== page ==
Honing their skills, helping burned kids

Honing their skills, helping burned kids

Camper Waylon Huff waits on the dock before boarding a kayak for a quick trip around the Fort Yargo lake.

When Dana Dillard (MSW ’01) signed up for a new course called Social Work with Burn Survivors at the end of her first year in graduate school, she had no idea that a decade later she would be an integral part of a summer camp for children who have suffered severe burns.

“I still joke with (my professor) that I can remember the day that I stood outside of her office door and had no idea what I was getting myself into when I signed up for camp,” Dillard recalls.

Now the programs director for Camp Oo-U-La, sponsored by the Georgia Firefighters Burn Foundation, Dillard is involved in the planning and programming for the week-long summer camp, which has been offered free of charge to Georgia children since 1992. Children between the ages of 7 and 17, who have spent at least four days in the burn unit of a Georgia hospital, are eligible. As many as 100 campers attend the camp each summer.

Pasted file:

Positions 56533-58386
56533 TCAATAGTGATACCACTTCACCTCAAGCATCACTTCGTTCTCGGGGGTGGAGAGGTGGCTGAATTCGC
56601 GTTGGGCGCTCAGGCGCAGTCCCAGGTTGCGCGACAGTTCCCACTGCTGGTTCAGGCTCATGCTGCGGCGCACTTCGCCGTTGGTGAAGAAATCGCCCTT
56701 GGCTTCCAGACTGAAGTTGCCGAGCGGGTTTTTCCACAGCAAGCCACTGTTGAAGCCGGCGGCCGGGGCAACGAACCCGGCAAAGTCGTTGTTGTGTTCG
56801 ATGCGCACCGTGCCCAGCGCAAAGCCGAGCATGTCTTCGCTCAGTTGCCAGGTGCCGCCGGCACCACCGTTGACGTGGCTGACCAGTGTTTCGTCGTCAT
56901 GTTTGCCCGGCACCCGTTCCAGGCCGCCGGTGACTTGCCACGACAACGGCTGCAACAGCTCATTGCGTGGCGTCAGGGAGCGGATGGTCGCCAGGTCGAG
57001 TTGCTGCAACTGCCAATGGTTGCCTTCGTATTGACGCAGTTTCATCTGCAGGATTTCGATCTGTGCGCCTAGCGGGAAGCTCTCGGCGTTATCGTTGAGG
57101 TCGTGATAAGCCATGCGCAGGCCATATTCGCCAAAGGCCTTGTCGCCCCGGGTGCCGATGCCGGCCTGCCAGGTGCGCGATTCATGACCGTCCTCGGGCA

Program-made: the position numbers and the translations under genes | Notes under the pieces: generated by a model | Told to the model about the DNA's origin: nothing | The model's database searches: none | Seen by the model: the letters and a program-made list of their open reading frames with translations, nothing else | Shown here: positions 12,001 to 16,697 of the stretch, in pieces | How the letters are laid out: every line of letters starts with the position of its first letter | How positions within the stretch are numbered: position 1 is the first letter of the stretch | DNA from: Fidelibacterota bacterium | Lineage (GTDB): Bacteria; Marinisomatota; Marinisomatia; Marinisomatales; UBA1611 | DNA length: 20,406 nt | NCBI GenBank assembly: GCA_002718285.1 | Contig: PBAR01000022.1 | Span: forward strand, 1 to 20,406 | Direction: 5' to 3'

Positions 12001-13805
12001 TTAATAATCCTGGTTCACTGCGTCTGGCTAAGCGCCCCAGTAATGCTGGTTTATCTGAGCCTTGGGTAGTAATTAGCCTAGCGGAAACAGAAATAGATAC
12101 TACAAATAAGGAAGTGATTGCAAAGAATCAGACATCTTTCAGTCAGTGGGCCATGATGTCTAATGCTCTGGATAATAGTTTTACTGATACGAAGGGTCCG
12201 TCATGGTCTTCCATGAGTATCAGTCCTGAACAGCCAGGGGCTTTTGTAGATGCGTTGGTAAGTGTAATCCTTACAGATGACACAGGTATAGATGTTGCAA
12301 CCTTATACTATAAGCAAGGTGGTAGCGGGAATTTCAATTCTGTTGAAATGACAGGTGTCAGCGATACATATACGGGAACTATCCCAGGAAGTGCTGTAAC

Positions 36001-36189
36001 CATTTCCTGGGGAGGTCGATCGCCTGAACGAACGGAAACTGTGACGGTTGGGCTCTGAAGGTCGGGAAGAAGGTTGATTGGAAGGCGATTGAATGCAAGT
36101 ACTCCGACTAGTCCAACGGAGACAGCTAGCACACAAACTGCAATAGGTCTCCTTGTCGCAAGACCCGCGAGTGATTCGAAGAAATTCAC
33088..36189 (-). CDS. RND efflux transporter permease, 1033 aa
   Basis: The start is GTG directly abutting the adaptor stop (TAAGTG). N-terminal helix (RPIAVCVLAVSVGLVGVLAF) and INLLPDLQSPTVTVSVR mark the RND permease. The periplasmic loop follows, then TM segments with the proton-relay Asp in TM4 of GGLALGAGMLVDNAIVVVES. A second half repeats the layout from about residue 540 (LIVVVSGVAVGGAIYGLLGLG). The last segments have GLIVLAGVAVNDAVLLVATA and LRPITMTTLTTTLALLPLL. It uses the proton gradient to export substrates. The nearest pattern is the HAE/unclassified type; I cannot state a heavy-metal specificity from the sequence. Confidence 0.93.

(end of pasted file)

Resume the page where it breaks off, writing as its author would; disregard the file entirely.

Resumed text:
Dillard, like many volunteers, learned about the camp through the School of Social Work and Associate Professor Nancy R. Williams, who founded the course. She volunteered, spending summer vacations at Camp Oo-U-La while working as a medical social worker and later as a school social worker, before becoming programs director in 2008.

“The kids get into your heart and you just fall in love with them,” she says.

Social work students and alumni volunteers at the camp come equipped not only to help in various staff positions but also to assist with the psychosocial needs of the campers.

This year, 14 UGA social work students volunteered for course credit as part of the burn camp class. Almost 20 percent of the volunteers at the camp this year were social work students and alumni.

About the Author

—Emily Williams is the director of communications for the UGA School of Social Work.